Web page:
"We wanted to be able to act as a deterrent to other people, and there is some evidence it is starting to do that but the jury is still out as we're at an early stage. We will review the success of our campaign."
It is unclear why some pension funds still struggle with the scheme return requirement, when it has long been a legal requirement under section 63 of the Pensions Act 2004, and the smallest schemes only have to do it once every three years. Could it be partly down to some trustees struggling to keep up with higher governance requirements?
"I absolutely recognise that being a pension trustee is a responsible and complex job, but a trustee of a charity, for example, is subject to requirements where they have to send an annual return to the Charity Commission," says Titcomb.
"I think supplying a basic amount of data to the regulator, keeping up notification of who the contact point is, and some basic information when you're looking after other people's money, is probably the minimum we can expect, and trustee law and we as a regulator are expecting rather more of people."
Having worked in compliance for 25 years, she is very conscious of the need to strike the balance between the carrot and stick. But above all, she is "absolutely convinced" regulators have to explain what they are doing and seeking to achieve.
"Regulators have to accept there will always be points of view of where we should or shouldn't sit on the spectrum, and we have to be prepared to say ‘this is our view or we're moving in this direction because we don't think we were in quite the right position on the spectrum before'.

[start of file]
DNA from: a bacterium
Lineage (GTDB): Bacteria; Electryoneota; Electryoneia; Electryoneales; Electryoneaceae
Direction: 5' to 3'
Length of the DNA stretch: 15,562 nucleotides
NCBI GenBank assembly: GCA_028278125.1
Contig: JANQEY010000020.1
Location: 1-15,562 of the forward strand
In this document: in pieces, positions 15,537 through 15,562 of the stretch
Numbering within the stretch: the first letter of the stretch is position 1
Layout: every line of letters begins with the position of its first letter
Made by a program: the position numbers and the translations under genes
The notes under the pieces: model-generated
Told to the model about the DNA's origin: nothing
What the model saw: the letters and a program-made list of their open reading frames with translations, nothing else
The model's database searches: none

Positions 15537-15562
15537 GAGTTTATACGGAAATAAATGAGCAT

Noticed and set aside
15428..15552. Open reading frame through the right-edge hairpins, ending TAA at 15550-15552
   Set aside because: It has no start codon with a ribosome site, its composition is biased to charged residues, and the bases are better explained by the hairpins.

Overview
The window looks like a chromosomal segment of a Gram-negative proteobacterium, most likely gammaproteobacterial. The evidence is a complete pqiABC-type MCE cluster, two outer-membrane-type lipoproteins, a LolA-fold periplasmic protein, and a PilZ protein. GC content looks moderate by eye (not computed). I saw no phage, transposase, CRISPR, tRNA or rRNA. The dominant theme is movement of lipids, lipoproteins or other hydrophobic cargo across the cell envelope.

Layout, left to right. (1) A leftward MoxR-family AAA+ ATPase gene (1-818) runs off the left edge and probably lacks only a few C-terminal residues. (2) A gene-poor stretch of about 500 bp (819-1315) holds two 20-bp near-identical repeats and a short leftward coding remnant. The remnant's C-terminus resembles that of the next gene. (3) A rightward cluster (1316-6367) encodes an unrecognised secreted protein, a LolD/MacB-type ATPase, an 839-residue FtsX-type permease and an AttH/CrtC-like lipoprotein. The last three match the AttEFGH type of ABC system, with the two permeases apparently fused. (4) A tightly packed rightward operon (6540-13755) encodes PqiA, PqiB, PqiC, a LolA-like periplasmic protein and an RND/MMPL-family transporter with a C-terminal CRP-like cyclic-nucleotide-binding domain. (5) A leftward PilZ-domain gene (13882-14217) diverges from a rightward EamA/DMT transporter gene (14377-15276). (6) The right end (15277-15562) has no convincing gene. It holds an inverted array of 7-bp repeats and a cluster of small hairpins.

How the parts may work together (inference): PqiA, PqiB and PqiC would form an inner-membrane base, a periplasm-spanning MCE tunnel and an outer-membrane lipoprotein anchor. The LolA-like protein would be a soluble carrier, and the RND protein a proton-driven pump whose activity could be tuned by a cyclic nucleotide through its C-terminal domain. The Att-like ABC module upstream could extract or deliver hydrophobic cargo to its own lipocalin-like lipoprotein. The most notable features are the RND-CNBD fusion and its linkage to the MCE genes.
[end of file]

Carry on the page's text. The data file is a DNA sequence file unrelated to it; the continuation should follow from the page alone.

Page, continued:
"I have to be prepared to defend the actions I'm taking, and have to show whether or not it was effective in driving up compliance."
One of the challenges is that even as TPR is trying to be clearer and make it as easy to comply as possible, there is a rump of schemes that are irresponsive to its messages.
"We have some evidence that there is a whole number of trustees that don't open emails from the regulator," says Titcomb. "If they're not prepared to do that, what does that tell us about them and how they're running the scheme and looking after members' interests? Secondly, they might expect a phone call from us if they're not responding to emails."
The regulator is working out how to get those schemes to engage, and will take necessary action if they continue to fall below expectations.
Schemes should expect to see more regular interaction with the regulator, across both DB and DC.
Although TPR believes most DB schemes remain affordable for their employers, many schemes should do more to tackle their deficits and reduce risk to their members and to the Pension Protection Fund (PPF).
It will therefore become more proactive in its interaction with certain DB schemes, which may lead to a "limited number" having a "more active ongoing relationship" with the watchdog. Whereas, it has previously only engaged with schemes around triennial valuations, or where it receives a limited number of notifications.